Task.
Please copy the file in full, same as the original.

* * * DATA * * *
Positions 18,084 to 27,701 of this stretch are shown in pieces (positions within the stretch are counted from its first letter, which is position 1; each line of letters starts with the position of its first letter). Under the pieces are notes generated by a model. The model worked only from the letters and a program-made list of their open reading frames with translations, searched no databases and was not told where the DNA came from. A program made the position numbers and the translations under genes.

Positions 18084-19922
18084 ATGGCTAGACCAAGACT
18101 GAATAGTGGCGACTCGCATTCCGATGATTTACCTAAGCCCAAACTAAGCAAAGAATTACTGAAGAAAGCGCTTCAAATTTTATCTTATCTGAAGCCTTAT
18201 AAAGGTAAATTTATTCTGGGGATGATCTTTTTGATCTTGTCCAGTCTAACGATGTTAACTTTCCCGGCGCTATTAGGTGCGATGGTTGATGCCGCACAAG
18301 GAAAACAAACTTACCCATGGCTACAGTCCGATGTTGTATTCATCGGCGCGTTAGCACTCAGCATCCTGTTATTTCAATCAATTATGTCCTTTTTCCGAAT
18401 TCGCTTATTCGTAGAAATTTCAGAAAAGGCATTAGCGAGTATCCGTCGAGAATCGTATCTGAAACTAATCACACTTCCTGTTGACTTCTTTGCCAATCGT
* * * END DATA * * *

Positions 18,084 to 27,701 of this stretch are shown in pieces (positions within the stretch are counted from its first letter, which is position 1; each line of letters starts with the position of its first letter). Under the pieces are notes generated by a model. The model worked only from the letters and a program-made list of their open reading frames with translations, searched no databases and was not told where the DNA came from. A program made the position numbers and the translations under genes.

Positions 18084-19922
18084 ATGGCTAGACCAAGACT
18101 GAATAGTGGCGACTCGCATTCCGATGATTTACCTAAGCCCAAACTAAGCAAAGAATTACTGAAGAAAGCGCTTCAAATTTTATCTTATCTGAAGCCTTAT
18201 AAAGGTAAATTTATTCTGGGGATGATCTTTTTGATCTTGTCCAGTCTAACGATGTTAACTTTCCCGGCGCTATTAGGTGCGATGGTTGATGCCGCACAAG
18301 GAAAACAAACTTACCCATGGCTACAGTCCGATGTTGTATTCATCGGCGCGTTAGCACTCAGCATCCTGTTATTTCAATCAATTATGTCCTTTTTCCGAAT
18401 TCGCTTATTCGTAGAAATTTCAGAAAAGGCATTAGCGAGTATCCGTCGAGAATCGTATCTGAAACTAATCACACTTCCTGTTGACTTCTTTGCCAATCGT